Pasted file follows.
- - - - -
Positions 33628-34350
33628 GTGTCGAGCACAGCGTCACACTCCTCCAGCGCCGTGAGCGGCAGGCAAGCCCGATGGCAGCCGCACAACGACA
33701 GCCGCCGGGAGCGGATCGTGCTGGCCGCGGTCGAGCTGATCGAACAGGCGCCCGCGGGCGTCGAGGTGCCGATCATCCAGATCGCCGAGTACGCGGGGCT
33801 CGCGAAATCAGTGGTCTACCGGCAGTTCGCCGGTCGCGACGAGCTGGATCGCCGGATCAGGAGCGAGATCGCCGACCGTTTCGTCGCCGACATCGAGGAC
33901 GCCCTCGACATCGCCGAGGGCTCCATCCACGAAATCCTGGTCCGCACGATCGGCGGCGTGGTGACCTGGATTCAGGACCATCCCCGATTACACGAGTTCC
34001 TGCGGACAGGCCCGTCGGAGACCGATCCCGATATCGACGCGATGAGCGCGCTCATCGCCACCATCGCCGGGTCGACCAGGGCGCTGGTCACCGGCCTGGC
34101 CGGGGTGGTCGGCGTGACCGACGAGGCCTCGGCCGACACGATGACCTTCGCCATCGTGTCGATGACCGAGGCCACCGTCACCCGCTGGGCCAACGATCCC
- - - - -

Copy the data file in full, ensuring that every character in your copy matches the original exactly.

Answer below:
Positions 33628-34350
33628 GTGTCGAGCACAGCGTCACACTCCTCCAGCGCCGTGAGCGGCAGGCAAGCCCGATGGCAGCCGCACAACGACA
33701 GCCGCCGGGAGCGGATCGTGCTGGCCGCGGTCGAGCTGATCGAACAGGCGCCCGCGGGCGTCGAGGTGCCGATCATCCAGATCGCCGAGTACGCGGGGCT
33801 CGCGAAATCAGTGGTCTACCGGCAGTTCGCCGGTCGCGACGAGCTGGATCGCCGGATCAGGAGCGAGATCGCCGACCGTTTCGTCGCCGACATCGAGGAC
33901 GCCCTCGACATCGCCGAGGGCTCCATCCACGAAATCCTGGTCCGCACGATCGGCGGCGTGGTGACCTGGATTCAGGACCATCCCCGATTACACGAGTTCC
34001 TGCGGACAGGCCCGTCGGAGACCGATCCCGATATCGACGCGATGAGCGCGCTCATCGCCACCATCGCCGGGTCGACCAGGGCGCTGGTCACCGGCCTGGC
34101 CGGGGTGGTCGGCGTGACCGACGAGGCCTCGGCCGACACGATGACCTTCGCCATCGTGTCGATGACCGAGGCCACCGTCACCCGCTGGGCCAACGATCCC